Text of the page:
My biological nesting urge from my third pregnancy, combined with the coming onset of the new season, has resulted in me lately being inspired to purge our household. The goal isn’t to pare down to bare minimum, but rather to eliminate some of the visual noise from our house as we welcome another human into our home, and to free up some much-needed mental space to raise said child.
But impending Newborn or no, everyone can use a little nudge to de-clutter, so it is in that spirit that I bring you my own humble advice on how to live a little neater.
No, I’m not an expert. But I am a girl who was raised by the World’s Most Compulsive Organizer and Cleaner who also got through the first few years of parenting young kids while working full-time and interviewing pretty smart people on this topic. So here’s my hodgepodge of advice that I’ve gathered over time (and experience!) that hope helps you de-Crap your space, too.
It sounds obvious, but it’s a step a lot of well-meaning would-be organizers skip. In order to be productive, you have to have the time. Try blocking off an hour to start. If you have kids, ask your partner or someone else keep an eye on them, and sequester yourself. You can’t get serious about organizing if you can’t concentrate. And you can’t concentrate with Nick Jr. blaring in the background and two tiny people begging for mac ‘n cheese. Trust me. I’ve tried.
I know this flies in the face of the beloved KonMari Method, invented and popularized by the incredible Marie Kondo, but in my completely unprofessional-but-likewise-realistic view, it allows you to visualize the task at hand much more easily.
For example, rather than say, “I am going to declutter/purge all the clothing in my house today”—which may very well include your clothing, your partner’s, and all your kids’—it seems easier to say, “Today, I will tackle re-organizing and purging my bedroom.” And when you finish that, next weekend it’s the bathroom, the playroom, and so on.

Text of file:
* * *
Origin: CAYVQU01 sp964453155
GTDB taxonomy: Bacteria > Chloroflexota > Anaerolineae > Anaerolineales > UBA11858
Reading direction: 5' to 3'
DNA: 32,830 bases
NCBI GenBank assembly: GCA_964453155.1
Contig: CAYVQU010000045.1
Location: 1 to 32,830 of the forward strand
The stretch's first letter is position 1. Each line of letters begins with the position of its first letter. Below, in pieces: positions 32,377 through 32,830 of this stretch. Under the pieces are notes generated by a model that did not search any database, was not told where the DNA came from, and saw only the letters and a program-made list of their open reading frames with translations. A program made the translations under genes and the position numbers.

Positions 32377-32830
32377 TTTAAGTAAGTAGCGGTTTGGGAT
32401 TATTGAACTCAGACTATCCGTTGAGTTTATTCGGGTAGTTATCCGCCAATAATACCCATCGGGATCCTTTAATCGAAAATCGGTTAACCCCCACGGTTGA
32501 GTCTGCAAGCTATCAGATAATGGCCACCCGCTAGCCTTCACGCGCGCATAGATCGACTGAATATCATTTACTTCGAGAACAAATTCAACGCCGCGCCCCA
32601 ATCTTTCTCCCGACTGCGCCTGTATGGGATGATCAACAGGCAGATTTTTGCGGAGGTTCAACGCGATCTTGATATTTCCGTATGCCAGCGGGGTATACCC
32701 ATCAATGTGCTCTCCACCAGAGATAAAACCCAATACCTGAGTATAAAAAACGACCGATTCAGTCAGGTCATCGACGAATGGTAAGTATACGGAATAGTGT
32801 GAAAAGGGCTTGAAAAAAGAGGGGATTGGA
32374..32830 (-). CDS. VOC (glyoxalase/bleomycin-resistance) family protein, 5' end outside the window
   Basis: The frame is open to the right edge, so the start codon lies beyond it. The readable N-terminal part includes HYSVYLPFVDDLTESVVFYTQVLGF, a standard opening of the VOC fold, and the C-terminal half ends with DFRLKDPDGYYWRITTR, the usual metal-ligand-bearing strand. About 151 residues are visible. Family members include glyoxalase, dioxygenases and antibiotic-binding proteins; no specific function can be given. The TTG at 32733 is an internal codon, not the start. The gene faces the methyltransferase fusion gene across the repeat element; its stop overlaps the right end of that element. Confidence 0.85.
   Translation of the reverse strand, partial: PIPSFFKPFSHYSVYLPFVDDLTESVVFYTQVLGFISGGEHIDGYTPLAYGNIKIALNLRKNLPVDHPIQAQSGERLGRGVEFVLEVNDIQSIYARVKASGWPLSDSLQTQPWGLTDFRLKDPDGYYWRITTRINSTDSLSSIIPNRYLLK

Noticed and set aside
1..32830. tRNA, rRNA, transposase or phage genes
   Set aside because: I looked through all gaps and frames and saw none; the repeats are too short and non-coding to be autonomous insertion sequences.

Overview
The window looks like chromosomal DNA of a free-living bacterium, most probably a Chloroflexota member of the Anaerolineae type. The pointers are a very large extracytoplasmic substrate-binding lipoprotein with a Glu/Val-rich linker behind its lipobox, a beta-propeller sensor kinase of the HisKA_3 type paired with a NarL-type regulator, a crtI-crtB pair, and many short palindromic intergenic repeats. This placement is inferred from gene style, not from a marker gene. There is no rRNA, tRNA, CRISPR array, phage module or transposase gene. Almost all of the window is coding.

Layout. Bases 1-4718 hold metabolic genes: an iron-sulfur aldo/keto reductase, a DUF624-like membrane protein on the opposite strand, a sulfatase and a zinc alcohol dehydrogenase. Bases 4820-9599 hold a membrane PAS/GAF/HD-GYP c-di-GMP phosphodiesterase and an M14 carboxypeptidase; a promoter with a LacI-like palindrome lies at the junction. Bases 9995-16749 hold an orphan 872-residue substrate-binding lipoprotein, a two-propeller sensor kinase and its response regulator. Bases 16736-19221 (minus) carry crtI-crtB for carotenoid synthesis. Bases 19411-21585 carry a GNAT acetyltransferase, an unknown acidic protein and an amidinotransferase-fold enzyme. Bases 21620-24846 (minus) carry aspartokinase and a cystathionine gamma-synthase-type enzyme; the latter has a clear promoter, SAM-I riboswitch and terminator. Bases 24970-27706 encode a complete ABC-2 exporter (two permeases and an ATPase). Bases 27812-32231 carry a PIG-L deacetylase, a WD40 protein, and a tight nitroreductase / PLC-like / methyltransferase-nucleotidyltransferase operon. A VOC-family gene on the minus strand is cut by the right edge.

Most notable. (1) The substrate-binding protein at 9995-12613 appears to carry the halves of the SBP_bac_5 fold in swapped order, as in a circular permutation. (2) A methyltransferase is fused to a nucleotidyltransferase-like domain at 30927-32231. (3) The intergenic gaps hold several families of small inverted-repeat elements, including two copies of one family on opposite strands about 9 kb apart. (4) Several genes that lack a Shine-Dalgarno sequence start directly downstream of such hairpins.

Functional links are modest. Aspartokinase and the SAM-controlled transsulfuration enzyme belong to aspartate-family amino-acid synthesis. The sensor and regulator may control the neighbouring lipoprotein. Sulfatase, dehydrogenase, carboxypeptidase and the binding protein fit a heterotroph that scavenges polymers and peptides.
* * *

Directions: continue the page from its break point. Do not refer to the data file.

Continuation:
Just my opinion, but it’s worked for me in this way.
No one is a bigger violator of this principle than me, and in particular, when it comes to throwing away—of all things—my kids’ artwork. I will find a way to stash piles and piles of cutout dinosaurs and potato-stamped paintings than any parent will ever have the need or ability to enjoy, and I will fill up dozens of storage boxes doing so.
One day I realized, while going through piles of the kids (adorable!) artwork, that I only need to save a few things to recall their sweet Picassian toddler talents.
This all leads me to the point of this tip: When decluttering, too much nostalgia is not your friend. Take a moment to appreciate your little one’s artistic abilities, for example, by looking at their work one more time; keep a piece or two from each year; and then let it go.
This is where I totally dig the KonMari method. She says to thank each item that has served you in its time. Decluttering kids’ stuff—whether it’s artwork, old clothing, old toys or whatever—gives you that one moment to recall the joy associated with said item before allowing it to leave your life.
Yes, you will feel like a weirdo, but yes, you will feel better after having done so. Moving on.
It’s not fun to purge when you end up with a messy pile in the corner of your room as you clean. So, keep a whole box of garbage bags or boxes or bins–or whatever it is that you’ll be using to transport these items to charity or the store–set up near you, so that you can toss quickly as you work.
This may seem like a great time to pick up the phone and catch up with your best friend from high school, but you’ll need to concentrate to maximize your ability to sort, thank, and purge. What’s worked for me in the past is to have either total quiet, or instrumental music in the background. Allow yourself to relax so you can be honest with yourself while you do the last step, which is…
This is the crux of my ramshackle organizing method—the mantra. Find one or two questions to ask yourself that will prompt you to be honest about your need to keep, or purge, said item.
You get the idea. If you can live without it, you should pitch it. Be brave, young warrior. I find that the reason I keep some items I don’t otherwise need is that keeping them somehow makes me feel safer.
I know it sounds strange, but surrounding ourselves with Things sometimes makes us feel more secure. When you realize that one has nothing to do with another, this allows you to feel freer to get rid of more.